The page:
This article explores the significance of the cradle given on March 1811, by the citizens of Paris for the birth of Napoleon's son-the King of Rome-by addressing the object, its designers, its user, and its socio-cultural environment. Through the inspection of the etymology and the history of the cradle, the configuration, material and aesthetics of the King of Rome's other cradles, and the 'economy of the gift', this article claims that the citizens' cradle was in fact not a throne-shaped cradle, but rather a cradle-shaped throne, representing a materialized contract between the inhabitants of Paris and their sovereign.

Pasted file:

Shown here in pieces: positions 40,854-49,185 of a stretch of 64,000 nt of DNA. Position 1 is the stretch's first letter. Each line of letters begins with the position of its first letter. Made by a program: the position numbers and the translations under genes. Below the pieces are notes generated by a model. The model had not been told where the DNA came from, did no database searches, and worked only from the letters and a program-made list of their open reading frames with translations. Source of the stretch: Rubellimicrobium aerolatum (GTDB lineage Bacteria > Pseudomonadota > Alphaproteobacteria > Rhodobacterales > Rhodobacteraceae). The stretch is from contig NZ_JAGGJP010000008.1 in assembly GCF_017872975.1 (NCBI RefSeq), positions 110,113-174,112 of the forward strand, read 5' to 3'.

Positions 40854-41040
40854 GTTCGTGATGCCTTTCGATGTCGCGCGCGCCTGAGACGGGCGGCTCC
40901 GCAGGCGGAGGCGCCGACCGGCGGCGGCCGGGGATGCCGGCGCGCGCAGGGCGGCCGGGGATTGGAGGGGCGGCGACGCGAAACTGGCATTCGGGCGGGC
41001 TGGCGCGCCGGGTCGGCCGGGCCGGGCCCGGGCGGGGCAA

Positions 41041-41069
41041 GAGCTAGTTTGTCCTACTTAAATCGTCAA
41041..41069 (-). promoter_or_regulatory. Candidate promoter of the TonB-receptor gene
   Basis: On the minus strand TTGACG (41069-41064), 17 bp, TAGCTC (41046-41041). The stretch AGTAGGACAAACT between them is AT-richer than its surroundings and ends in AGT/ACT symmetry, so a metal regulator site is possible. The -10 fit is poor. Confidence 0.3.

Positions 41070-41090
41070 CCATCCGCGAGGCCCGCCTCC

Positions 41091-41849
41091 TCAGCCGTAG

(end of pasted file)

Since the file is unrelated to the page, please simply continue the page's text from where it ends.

- King of Rome
All Science Journal Classification (ASJC) codes
- Visual Arts and Performing Arts